Patient beliefs about chemotherapy, cancer influence care choices at the end of life
the ONA take:
In an assessment of the impact of patients’ beliefs on their choices for care at the end of life, researchers found that patients with advanced cancer who believed chemotherapy might cure their cancer were more likely to receive chemotherapy in the last month of life and less likely to enroll in hospice care before death.
The study examined 722 patients with stage IV lung or colorectal cancer who completed a baseline survey and died during the study period.
The association of understanding goals for chemotherapy with its use in the last month of life and hospice enrollment before death was assessed using logistic regression. One-third of the patients understood that chemotherapy was “not at all” likely to cure their cancer.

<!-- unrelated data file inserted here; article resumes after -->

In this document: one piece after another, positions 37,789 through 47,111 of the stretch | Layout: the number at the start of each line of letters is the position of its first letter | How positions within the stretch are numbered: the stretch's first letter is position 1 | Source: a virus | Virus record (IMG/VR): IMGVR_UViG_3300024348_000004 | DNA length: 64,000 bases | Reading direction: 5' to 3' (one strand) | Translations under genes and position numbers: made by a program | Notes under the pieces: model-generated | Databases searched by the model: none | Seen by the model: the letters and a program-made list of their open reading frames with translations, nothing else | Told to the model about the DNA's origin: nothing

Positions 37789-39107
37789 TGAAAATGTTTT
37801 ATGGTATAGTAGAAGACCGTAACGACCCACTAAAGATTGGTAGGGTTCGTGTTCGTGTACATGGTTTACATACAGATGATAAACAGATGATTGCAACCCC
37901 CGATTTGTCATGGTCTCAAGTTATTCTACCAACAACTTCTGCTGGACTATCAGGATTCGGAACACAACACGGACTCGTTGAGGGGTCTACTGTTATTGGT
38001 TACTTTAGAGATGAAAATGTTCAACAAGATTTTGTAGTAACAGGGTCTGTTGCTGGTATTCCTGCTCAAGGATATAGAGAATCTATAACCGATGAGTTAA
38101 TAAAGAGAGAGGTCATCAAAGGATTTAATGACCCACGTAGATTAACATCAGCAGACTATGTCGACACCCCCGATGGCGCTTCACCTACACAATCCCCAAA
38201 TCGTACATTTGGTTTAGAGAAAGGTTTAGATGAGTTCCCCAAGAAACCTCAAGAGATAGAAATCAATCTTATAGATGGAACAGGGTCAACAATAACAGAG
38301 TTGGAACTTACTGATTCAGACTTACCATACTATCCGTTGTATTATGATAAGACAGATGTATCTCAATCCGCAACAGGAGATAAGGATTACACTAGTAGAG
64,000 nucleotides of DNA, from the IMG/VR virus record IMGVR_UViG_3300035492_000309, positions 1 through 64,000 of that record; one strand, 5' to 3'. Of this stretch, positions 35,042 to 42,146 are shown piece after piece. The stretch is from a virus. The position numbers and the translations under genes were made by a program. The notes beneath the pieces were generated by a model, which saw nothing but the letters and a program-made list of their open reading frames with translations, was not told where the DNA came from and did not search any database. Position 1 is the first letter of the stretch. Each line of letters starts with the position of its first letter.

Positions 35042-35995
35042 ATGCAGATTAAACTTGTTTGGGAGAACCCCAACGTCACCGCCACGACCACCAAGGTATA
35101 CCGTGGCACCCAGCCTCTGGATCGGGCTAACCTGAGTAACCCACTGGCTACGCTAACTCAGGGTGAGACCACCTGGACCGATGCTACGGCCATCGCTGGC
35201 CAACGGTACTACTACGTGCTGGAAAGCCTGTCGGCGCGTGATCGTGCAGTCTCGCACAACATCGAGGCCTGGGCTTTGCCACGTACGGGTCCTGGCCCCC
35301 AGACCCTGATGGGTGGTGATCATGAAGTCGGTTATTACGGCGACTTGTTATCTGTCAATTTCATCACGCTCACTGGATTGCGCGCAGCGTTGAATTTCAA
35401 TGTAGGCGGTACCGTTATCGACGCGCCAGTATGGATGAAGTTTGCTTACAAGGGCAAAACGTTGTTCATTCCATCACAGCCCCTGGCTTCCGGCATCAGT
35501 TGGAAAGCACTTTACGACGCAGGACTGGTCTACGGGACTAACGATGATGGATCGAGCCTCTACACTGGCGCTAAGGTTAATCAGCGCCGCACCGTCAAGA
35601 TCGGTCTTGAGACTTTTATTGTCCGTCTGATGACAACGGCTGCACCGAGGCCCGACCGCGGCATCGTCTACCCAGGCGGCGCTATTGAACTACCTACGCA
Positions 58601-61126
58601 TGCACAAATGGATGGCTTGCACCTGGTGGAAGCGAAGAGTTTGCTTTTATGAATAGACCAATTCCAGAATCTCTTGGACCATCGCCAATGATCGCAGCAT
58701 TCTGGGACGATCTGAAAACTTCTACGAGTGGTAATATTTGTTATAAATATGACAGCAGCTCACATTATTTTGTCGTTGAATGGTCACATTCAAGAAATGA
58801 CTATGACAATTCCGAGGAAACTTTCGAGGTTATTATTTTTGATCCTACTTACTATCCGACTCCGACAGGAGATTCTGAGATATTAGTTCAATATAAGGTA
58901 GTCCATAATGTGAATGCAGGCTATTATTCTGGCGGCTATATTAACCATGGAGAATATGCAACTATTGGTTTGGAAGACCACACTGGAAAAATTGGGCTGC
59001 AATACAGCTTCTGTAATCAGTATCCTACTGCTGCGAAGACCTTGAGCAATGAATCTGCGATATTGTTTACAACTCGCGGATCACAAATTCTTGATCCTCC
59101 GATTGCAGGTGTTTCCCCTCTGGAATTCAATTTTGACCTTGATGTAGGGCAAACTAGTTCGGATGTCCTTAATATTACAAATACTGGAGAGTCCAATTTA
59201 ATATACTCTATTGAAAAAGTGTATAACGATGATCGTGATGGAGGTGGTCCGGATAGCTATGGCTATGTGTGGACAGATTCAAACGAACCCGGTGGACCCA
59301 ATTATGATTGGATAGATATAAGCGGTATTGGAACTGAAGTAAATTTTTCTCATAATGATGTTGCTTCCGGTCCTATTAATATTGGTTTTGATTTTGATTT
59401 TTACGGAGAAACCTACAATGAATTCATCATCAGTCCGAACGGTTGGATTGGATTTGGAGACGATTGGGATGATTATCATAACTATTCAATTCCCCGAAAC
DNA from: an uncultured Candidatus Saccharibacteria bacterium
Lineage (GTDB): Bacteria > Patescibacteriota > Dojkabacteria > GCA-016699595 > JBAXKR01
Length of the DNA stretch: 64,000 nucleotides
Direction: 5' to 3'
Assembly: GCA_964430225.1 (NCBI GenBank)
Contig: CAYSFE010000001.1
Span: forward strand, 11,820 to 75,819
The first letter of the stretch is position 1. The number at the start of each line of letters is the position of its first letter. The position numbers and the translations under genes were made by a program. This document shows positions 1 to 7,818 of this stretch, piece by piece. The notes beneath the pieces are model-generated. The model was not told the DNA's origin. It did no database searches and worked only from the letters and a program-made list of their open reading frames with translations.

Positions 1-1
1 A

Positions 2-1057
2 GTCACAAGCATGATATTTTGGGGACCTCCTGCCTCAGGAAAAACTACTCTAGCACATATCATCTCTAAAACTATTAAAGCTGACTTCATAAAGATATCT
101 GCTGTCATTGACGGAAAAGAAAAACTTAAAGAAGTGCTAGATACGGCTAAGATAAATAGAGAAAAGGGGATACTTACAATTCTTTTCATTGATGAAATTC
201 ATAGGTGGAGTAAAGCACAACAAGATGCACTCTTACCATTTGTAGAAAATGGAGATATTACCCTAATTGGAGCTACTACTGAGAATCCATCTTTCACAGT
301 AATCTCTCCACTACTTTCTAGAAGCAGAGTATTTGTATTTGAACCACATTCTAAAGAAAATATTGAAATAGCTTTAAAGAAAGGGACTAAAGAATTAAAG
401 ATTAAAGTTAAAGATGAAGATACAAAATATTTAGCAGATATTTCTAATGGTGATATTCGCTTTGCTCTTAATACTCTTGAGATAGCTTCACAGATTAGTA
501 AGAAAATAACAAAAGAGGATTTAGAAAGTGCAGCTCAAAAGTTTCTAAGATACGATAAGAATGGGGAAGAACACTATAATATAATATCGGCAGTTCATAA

However, use of chemotherapy among these patients was similar to that of other patients at end of life.
The study concludes that patients with advanced cancer who were well informed about chemotherapy's goals received late-life chemotherapy at rates similar to those for other patients. However, understanding the incurable nature of cancer is associated with increased hospice enrollment before death.
Patients with advanced cancer who believed chemotherapy might cure their cancer were more likely to receive chemotherapy.
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